Page last updated at 00:24 GMT, Monday, 21 July 2008 01:24 UK

Can the UK avoid a recession?

By Professor Peter Spencer
Chief Economic Advisor to the Ernst & Young Item Club

Professor Peter Spencer
Consumers have been in denial, maintaining the momentum in spending by resorting to unsecured borrowing.
Professor Peter Spencer

The UK economy is now in danger of being crushed between the jaws of world credit and commodity markets, with little prospect of early relief.

The credit markets for banks and companies remain frozen and the mortgage market has moved from feast to famine over the past year.

Oil prices, which the Treasury were assuming would be $83 a barrel at the time of the Budget in March, have been testing $150 recently. Food and energy costs are set to push consumer price inflation above 4%, making a wage-price spiral a very real possibility.

The Bank of England's Monetary Policy Committee simply cannot cut interest rates while this risk remains. The chancellor is certainly in no position to rescue us from this fate, despite the extra tax he is getting from North Sea oil producers.

Housing collapse

House price graph
Unfortunately, the housing crisis is mutating and spreading.

What started as an interruption in the supply of credit has turned into a general collapse as purchasers put their plans on hold in the expectation of much lower prices.

In the construction sector, the CIPS purchasing managers index plunged to 38% in June, the lowest since this survey started in 1994. The all-important service sector survey balance fell back to 47.1% as these problems spread.

More of a surprise - in view of the prospects for exports - was that the balance for manufacturing fell by nearly 4 points to 45.8%, lower than at any time since 2001.

Economic horror movie

Consumers have been in denial, maintaining the momentum in spending by resorting to unsecured borrowing. This raised 1.4bn in May, with credit card borrowing increasing by 0.6bn, the largest figure for two years.

However, May is beginning to look like the last dance at the summer ball. Top retailers like John Lewis and Marks and Spencer have turned very negative.

The worry is that without the usual medication from the Bank of England, consumers will now move straight from denial into despair.

As with any horror movie, there is an escape route but it is not an easy one.


An outbreak of wage inflation would spell disaster
Wage increases must remain restrained despite the tremendous pressure from food and energy cost inflation.

An outbreak of wage inflation would spell disaster, requiring much higher interest rates and a recession in output to get inflation back under control. This risk is most acute in the public sector, where wages have been held below the private sector and the cost of living for nearly two years now.

Fortunately, the government know that they cannot cave in on this one, because that would cost them the election. Collective bargaining is less important in the private sector, where employees are subject to the market disciplines that their employers face.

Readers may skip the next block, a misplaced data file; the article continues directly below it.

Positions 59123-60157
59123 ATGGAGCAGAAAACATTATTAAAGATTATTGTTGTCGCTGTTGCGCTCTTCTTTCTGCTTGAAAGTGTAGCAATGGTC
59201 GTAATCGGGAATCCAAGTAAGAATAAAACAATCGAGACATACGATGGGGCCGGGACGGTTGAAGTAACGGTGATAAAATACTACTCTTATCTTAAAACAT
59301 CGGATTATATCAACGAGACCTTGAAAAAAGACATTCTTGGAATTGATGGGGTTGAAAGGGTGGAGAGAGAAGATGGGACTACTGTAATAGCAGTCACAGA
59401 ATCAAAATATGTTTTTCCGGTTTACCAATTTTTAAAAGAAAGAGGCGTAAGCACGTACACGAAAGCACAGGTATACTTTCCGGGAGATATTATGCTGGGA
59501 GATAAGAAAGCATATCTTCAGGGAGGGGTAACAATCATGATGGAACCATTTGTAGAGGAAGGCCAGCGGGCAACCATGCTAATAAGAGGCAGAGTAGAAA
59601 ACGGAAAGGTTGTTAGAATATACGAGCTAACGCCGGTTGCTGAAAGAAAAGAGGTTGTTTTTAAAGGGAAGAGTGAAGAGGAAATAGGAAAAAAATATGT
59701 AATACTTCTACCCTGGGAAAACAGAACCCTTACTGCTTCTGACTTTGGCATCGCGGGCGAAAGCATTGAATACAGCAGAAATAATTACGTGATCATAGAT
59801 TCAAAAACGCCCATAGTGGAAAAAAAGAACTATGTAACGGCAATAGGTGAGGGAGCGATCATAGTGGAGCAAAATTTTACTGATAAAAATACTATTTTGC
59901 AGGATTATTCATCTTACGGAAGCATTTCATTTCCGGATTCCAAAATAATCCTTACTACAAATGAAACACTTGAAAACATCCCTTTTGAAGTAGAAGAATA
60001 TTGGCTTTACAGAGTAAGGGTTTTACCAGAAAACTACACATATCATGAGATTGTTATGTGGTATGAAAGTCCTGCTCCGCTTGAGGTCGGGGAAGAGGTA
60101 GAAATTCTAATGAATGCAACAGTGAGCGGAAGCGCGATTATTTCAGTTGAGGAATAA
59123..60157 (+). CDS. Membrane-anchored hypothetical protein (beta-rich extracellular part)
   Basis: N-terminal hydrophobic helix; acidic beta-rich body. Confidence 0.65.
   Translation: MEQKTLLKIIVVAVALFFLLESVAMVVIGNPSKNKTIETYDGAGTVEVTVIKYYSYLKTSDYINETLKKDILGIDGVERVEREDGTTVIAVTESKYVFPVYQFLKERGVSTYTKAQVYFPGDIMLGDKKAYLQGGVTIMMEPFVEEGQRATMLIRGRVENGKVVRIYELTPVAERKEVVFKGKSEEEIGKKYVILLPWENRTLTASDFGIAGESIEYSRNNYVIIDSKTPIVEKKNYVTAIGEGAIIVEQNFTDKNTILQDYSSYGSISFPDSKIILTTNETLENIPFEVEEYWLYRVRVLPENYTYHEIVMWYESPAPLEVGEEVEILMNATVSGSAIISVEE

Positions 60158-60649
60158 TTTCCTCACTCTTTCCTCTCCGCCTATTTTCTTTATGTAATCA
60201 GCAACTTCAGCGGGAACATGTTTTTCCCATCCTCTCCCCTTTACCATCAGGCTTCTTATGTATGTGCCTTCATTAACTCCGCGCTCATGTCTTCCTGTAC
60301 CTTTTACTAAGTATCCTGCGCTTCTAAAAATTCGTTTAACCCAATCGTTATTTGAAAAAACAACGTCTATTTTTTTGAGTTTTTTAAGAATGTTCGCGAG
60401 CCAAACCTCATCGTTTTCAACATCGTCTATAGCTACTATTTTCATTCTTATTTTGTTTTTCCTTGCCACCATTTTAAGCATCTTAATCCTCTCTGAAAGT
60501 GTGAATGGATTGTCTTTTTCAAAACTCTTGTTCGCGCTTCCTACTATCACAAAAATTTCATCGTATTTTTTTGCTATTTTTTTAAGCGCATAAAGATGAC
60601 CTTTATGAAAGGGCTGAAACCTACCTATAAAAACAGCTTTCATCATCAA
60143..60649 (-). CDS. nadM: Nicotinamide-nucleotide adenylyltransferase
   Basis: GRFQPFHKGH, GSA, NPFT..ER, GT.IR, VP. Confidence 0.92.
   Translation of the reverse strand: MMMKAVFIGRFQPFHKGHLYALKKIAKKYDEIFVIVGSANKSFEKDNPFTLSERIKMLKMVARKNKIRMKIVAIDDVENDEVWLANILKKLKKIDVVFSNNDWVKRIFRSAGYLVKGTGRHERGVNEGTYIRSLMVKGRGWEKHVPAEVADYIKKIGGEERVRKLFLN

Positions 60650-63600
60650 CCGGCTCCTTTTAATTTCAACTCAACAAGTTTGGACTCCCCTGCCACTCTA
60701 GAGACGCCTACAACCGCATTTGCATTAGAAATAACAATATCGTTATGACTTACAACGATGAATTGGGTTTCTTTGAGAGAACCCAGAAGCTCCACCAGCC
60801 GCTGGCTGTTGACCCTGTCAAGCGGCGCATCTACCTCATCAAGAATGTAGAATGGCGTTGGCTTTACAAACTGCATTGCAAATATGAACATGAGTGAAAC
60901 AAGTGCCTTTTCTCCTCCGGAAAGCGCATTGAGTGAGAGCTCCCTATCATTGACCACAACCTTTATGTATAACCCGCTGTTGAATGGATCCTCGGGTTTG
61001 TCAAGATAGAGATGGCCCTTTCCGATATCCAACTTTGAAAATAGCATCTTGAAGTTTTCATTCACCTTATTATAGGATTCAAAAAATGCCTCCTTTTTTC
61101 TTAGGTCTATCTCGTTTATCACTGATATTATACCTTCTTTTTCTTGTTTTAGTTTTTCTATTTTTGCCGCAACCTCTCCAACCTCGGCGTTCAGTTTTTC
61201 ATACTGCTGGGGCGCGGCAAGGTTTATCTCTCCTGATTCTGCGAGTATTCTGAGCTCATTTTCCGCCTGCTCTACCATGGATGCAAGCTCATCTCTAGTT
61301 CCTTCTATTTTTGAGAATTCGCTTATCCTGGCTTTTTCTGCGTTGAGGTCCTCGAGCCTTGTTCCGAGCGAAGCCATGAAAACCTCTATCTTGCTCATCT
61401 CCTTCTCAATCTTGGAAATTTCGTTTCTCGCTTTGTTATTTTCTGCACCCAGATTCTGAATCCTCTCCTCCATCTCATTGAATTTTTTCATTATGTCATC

House prices 'to fall 15%'

architectural drawing
The construction sector is shrinking sharply
In view of this, the Item forecast assumes that wage and domestic cost inflation remains subdued, keeping the core CPI inflation rate (which excludes fuel and food cost increases) close to its current rate of 1.6%.

Providing that line can be held, inflation will drop back into line with the target as commodity prices flatten out or fall back. Retailers are absorbing many import cost hikes in margin and supply chain economies and that will continue as consumer demand weakens.

The pressure on household incomes is set to intensify over the rest of this year, particularly at the lower end of the income scale. Falling house and equity prices will be a negative factor for the better off.

The forecast sees a peak to trough fall of 15% in house prices.

Profit crunch

Rising commodity prices also depress company profits. It is hard to see many employers taking on new staff in this depressed environment, while large numbers of jobs are being lost in the financial services, construction and retail sectors.

Immigration is likely to slow down and possibly reverse as employment prospects deteriorate - indeed there are already signs of that happening - helping to reduce the impact of job losses on the unemployment figures.

Nevertheless we expect unemployment (on the ILO's labour force survey measure) to increase from the low point of 1.6 million reached at the end of last year, topping the 2 million mark in time for the election in 2010.

Flirting with recession

It is hard to see the consumer defying gravity for much longer against that bleak background.

We expect a slowdown in the High Street to pave the way for a rate cut this winter.

Provided that wages remain restrained, the Bank of England will then be able to shore-up the economy next year with further rate reductions.

Yet even on that relatively optimistic view, the forecast still shows growth falling back from 1.5% this year to 1% in 2009 as the economy flirts with recession. CPI inflation remains above the target range of 1-3% until next autumn.

This would be the worst outcome since the early 1990s - on both counts.

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